The fishing was good, but, weird, after awhile I started to get the feeling I was being watched. I chalked it up to the energetic nature of the day working senses that’d been shut in the cabin most of a long winter and now a bit overwhelmed by Mother Nature’s unfolding charms. I concentrated on casting the wee soft-hackle and minding the drift.

Like I said, the fishing was good. Leaning over the water releasing a nice cutthroat, I caught a flash of movement in the brush.

I stood still, scanning the woods.

There – a patch of auburn showing through a break of scrub cedars. Fur. A big animal, I was sure. Then, higher, another patch of fur showing through the greenery. It jiggled.

No. It wasn’t an elk. An elk would make a mad dash out of there with a nose full of human at this range, I reasoned. A bear. Had to be a bear. Okay no big deal, outfitting, I encounter them all the time. Not grizzlies. Black bears. Unlike grizzly bears, black bears are fairly shy and will avoid you if you respect their space, usually. The jiggling color patch was a concern. I estimated it to be about seven feet above the ground, which meant the critter it belonged to was taller than any standing black bear. I figured: yup, shit, a grizzly, and a big one, stalking me, standing over there behind that bush inhaling my scent and licking its teeth.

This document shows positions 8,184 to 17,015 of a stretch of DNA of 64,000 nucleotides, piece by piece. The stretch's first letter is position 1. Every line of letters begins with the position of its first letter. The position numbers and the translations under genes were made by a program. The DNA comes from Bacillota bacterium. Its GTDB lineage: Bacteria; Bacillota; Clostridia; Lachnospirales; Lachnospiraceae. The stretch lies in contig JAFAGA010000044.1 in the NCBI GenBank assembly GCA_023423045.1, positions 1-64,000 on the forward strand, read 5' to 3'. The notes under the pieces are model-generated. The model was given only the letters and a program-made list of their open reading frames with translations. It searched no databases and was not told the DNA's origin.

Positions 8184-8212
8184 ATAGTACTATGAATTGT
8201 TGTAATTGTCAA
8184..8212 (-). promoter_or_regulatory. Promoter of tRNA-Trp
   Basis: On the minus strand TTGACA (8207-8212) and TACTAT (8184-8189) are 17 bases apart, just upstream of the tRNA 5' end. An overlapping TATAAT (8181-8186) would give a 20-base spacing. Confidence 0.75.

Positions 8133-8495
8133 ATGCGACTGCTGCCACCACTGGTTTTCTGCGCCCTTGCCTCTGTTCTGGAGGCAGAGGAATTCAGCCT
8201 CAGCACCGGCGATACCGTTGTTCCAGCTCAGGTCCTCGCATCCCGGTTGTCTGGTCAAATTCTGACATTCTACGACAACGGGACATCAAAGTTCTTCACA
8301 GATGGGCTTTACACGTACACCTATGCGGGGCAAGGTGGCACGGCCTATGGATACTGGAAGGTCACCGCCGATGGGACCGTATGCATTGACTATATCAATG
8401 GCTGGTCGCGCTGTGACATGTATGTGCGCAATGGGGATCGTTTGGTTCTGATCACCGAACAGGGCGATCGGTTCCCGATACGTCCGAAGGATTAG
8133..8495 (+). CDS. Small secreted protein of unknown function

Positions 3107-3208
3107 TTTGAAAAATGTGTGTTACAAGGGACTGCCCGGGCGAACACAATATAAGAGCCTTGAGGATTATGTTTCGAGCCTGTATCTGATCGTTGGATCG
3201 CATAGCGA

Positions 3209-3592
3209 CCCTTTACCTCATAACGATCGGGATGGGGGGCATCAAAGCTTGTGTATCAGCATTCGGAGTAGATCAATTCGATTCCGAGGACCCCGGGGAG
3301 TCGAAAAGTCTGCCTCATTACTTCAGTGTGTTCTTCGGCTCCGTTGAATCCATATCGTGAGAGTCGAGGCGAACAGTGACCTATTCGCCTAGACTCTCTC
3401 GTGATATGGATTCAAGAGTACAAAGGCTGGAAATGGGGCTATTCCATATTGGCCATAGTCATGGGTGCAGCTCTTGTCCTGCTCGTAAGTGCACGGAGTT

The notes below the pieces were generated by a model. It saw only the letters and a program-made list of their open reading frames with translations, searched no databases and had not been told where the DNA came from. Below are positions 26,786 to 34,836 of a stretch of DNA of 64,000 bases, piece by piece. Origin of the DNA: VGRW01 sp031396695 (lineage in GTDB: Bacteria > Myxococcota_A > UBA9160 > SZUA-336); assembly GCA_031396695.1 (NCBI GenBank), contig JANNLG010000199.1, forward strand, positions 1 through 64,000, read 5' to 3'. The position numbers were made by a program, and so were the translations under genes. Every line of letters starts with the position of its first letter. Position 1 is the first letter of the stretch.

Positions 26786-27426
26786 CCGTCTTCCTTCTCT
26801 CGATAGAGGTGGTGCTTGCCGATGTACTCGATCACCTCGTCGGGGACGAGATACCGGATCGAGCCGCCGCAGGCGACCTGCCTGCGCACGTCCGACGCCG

“HEY YAH YEEAH!” I made a two step false charge toward it waving the flyrod over my head.

I held my breath. Thought I saw it move a bit but my yelling and stomping hadn’t come close to producing the affect I wanted, which was to get it to flush and run. At this point the smart thing to do would’ve been to ease back out of there, but I’d already thrown down a territorial challenge, so I figured the stalking bear might interpret my retreat as a sign of weakness, inspiring it to more aggressive stalking. While I swirled in the conundrum, the cedars quivered and out into full view stepped Lilith.

She was fully eight feet tall, and not thirty feet away, looking at me.